Pitching in the American League East is no easy task. Take a look at how Means performed compared to the nine AL East pitchers who pitched the most innings against the division. If you sort each column, you’ll note that Means never sits below sixth in any category, save innings pitched.

AL East Starters vs. AL East
Charlie Morton 82.0 22.6% 1.13 12.3% .273 27.6% 3.13
James Paxton 80.1 22.1% 1.18 15.8% .306 37.0% 4.20
Masahiro Tanaka 78.1 16.0% 1.21 15.1% .318 40.1% 4.25
Yonny Chirinos 77.2 16.6% 1.08 18.6% .289 32.9% 4.33
Eduardo Rodriguez 81.0 14.5% 1.16 16.5% .292 29.4% 4.61
John Means 68.0 14.5% 1.18 12.1% .306 23.7% 4.63
Trent Thornton 77.2 11.2% 1.53 11.5% .343 37.0% 4.72
Andrew Cashner 76.0 7.8% 1.37 14.1% .323 33.2% 4.91
J.A. Happ 83.2 14.4% 1.18 17.3% .315 36.8% 4.99
Rick Porcello 71.1 9.6% 1.56 14.6% .364 32.9% 5.23

While Means put up some impressive numbers in 2019, how well positioned he is to repeat his rookie season is a bit murkier.┬áHis 3.60 ERA is somewhat tarnished by an elevated FIP of 4.41, which placed him at the 8th-highest disparity. What’s more, Means’ xFIP was the worst of all qualified pitchers last year, which might portend some regression.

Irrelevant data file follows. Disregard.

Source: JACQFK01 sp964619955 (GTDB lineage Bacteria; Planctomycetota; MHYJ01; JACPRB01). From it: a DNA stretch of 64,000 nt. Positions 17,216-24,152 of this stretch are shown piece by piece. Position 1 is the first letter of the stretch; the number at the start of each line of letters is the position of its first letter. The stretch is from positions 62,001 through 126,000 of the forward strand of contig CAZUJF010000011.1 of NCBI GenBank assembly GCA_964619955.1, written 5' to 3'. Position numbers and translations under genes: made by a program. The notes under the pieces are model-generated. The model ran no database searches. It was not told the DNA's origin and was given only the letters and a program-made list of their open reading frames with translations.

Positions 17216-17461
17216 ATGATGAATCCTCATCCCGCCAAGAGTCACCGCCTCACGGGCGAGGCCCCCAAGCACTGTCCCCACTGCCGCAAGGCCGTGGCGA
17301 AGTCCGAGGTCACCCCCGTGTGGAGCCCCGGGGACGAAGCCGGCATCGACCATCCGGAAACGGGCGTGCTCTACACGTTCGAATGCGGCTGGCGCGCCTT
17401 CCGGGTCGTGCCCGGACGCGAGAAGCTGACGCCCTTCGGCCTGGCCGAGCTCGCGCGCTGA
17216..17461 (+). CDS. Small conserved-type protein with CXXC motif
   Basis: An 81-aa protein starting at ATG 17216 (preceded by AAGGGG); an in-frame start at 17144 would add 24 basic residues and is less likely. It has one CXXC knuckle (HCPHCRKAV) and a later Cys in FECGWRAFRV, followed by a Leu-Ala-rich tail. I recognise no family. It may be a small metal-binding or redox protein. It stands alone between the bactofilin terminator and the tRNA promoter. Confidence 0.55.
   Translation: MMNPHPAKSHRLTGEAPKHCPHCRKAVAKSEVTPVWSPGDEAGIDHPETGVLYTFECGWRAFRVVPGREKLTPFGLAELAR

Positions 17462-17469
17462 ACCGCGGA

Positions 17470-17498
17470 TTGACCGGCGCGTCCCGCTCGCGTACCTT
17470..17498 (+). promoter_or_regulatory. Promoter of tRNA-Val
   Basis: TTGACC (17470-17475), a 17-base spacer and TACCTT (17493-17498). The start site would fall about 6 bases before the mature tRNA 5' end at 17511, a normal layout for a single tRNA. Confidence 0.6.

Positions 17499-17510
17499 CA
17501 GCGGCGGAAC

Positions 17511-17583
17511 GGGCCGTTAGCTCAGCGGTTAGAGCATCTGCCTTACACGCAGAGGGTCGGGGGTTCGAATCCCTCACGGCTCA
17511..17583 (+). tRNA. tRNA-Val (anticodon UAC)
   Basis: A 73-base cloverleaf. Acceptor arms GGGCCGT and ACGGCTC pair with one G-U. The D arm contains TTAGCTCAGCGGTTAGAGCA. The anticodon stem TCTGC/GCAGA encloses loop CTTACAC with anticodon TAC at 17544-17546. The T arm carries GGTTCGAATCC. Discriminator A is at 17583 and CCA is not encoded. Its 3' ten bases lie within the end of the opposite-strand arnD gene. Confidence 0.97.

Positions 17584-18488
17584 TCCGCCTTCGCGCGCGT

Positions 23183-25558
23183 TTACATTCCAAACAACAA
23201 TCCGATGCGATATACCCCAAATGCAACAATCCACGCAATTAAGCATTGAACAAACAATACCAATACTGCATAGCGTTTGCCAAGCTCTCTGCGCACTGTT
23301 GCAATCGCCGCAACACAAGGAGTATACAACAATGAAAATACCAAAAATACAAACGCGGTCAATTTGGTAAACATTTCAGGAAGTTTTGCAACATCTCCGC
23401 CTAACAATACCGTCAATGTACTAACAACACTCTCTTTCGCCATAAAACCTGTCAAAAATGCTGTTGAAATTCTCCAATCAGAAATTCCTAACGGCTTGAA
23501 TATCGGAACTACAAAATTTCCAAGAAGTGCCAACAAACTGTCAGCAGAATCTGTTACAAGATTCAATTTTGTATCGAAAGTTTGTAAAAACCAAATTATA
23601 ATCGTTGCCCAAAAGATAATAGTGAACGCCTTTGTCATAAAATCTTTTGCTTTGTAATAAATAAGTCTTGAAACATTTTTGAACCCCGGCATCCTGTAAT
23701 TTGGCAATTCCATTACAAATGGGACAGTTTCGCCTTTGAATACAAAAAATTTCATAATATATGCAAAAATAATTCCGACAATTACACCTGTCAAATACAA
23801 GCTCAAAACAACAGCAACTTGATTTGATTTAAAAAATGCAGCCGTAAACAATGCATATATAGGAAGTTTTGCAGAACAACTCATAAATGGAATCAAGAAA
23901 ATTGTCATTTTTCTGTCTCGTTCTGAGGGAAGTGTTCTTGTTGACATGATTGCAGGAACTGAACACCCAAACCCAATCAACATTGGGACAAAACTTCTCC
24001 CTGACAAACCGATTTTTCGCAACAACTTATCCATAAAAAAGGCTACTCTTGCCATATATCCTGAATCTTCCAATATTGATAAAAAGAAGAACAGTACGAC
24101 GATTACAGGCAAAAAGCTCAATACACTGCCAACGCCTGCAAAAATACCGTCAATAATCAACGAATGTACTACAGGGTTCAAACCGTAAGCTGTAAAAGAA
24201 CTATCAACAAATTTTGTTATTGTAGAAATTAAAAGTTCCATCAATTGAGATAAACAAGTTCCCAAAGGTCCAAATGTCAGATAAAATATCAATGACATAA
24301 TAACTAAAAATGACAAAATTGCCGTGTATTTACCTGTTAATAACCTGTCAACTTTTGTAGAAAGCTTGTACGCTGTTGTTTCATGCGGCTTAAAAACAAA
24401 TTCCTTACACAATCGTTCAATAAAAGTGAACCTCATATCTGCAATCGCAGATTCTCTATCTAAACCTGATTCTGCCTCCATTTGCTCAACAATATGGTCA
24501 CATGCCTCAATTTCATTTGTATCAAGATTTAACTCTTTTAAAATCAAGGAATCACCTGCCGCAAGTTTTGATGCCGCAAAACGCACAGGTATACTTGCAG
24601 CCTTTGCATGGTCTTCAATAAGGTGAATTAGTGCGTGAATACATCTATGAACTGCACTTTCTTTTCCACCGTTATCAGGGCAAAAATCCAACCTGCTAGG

Still, Means has the tools to avoid a step back, and it all starts with his pitching arsenal.

Means’ repertoire consists of a four-seam fastball (51%), a changeup (29%), a slider (14%), and a lightly used curveball (6%), with the changeup and slider being his two highest-rated pitches in 2019. As for how he uses each pitch, he’s generally thrown 50% fastballs to both left and right-handed hitters. He favors his slider to lefties, more so when he’s ahead in the count. When facing righties, Means likes to go to his changeup, favoring the pitch when he’s even or behind in the count.